Second heavenly shower of Philly revamps.
Last August’s Philly Re-Grooved set stood above most dance-orientated compilations because, rather than just rope together old tunes, the original master tapes were given to 12” single pioneer Tom Moulton to work further magic, like he’s done on over 5000 tracks over the last 40 years. Refraining from adding new parts, Moulton brought up original elements, stretched middle eights and boosted the glittering orchestral skyscrapers and celestial melodies of 70s Philly Groove classics, rewarded with a specialist hit album for his trouble.
Studio geniuses originally at work on the equally fabulous follow-up’s selection include Reid Whitelaw, Thorn Bell, Norman Harris, Stan Watson, Bobby Eli, Touch Of Class and Alan Felder. Minor revelations abound, such as the luscious new intro to First Choice’s immortal Smarty Pants; an electric piano excursion invading The Quickest Way Out’s Who Am I; or a previously-buried break propelled to the forefront of Ultra-High Frequency’s Incompatible. Terry Collins’ ultra-scarce Actions Speak Louder Than Words is hotwired to triple its previous length to emerge like a sparkling new funky-soul anthem.
Perfectly complemented by veteran Disco935 DJ Jay Negron’s sleevenotes, this gorgeous project provides a scintillatingly fresh slant on dance compilations , showing one of the original trailblazers from that immortal era not losing – but still using – his magic touch.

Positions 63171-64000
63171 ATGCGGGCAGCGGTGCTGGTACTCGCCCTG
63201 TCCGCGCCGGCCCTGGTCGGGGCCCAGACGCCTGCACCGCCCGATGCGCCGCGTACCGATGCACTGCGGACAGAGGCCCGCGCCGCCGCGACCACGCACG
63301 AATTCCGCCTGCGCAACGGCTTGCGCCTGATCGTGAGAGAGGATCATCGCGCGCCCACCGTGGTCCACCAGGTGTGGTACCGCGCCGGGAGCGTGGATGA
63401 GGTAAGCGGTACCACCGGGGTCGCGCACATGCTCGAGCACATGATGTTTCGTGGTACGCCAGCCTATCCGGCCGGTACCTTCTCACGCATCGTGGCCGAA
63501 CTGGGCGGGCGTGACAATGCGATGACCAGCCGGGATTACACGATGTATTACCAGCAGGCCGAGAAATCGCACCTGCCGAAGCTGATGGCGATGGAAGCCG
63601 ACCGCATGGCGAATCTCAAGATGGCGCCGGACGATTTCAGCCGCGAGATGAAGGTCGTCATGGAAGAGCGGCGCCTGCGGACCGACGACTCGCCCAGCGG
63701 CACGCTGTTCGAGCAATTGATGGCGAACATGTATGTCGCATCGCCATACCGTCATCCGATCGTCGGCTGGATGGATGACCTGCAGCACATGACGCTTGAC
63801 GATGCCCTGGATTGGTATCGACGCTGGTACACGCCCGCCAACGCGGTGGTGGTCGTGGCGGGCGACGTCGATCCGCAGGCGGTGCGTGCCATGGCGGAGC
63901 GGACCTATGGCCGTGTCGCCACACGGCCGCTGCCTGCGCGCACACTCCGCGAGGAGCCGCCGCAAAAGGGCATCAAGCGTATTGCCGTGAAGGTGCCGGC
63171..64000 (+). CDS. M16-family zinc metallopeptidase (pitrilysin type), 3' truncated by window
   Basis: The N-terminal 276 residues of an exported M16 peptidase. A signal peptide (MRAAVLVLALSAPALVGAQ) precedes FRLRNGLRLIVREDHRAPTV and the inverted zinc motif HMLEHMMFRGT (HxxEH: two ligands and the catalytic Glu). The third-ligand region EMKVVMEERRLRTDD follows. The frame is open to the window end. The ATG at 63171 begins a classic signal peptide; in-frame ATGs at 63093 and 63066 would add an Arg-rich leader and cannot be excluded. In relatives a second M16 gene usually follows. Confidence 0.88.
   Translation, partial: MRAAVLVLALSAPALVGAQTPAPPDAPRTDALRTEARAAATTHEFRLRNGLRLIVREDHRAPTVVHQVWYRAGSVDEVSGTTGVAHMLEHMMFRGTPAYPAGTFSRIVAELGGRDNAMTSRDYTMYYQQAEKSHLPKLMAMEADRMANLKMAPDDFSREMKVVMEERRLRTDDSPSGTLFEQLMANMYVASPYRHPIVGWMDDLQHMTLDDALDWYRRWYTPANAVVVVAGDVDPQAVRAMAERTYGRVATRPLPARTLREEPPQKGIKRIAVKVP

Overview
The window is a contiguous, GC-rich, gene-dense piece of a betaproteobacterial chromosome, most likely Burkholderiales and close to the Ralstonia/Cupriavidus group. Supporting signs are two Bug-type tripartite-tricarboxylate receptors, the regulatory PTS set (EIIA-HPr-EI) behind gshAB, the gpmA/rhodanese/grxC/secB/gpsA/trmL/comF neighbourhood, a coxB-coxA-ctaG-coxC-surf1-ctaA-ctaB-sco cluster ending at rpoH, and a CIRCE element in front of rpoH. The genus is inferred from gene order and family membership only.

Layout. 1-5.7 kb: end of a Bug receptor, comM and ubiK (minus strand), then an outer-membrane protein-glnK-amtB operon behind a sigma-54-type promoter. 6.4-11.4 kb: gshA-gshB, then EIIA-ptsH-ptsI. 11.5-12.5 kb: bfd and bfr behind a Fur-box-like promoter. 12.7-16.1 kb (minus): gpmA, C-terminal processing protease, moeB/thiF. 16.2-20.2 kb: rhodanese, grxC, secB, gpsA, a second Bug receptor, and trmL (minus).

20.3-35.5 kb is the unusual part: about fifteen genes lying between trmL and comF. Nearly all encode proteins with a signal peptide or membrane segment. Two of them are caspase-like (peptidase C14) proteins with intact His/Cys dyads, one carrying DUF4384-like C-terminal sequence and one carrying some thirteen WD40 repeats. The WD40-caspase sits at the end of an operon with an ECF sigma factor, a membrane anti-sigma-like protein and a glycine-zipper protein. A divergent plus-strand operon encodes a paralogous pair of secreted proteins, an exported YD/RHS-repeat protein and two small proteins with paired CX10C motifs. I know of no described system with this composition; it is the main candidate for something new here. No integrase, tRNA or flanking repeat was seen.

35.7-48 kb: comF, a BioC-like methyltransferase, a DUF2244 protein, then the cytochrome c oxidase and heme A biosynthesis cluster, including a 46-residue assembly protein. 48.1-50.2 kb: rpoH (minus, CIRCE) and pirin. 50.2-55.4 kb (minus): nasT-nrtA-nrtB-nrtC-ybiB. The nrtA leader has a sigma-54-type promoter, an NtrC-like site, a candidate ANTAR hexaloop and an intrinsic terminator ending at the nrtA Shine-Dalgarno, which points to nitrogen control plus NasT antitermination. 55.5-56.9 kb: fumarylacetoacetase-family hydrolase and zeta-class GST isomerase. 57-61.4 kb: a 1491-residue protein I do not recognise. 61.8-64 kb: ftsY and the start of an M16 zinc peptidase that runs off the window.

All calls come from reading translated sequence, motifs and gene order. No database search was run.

The Master returns and they’re not kidding, the art of good remixer is in my opinion to add to an original recording – not completely massacre it by adding newly recorded passages in an attempt to bring it up to date. This is where the disasterous Motown remixed series went totally wrong. Not so with this collection of original dance/pop classics from the state of Philadelphia and the legendary Philly Groove label.
Tom Moulton’s name first graced a record label back in the early 70s and soon became synonymous with the disco era via various top ten records by The Trammps and is bredited as being the inventor of the 12-inch single so popular with club DJ’s back in the 70s.
Can’t wait for Volume 3 as this one and its predecessor hasn’t been off my turntable for weeks.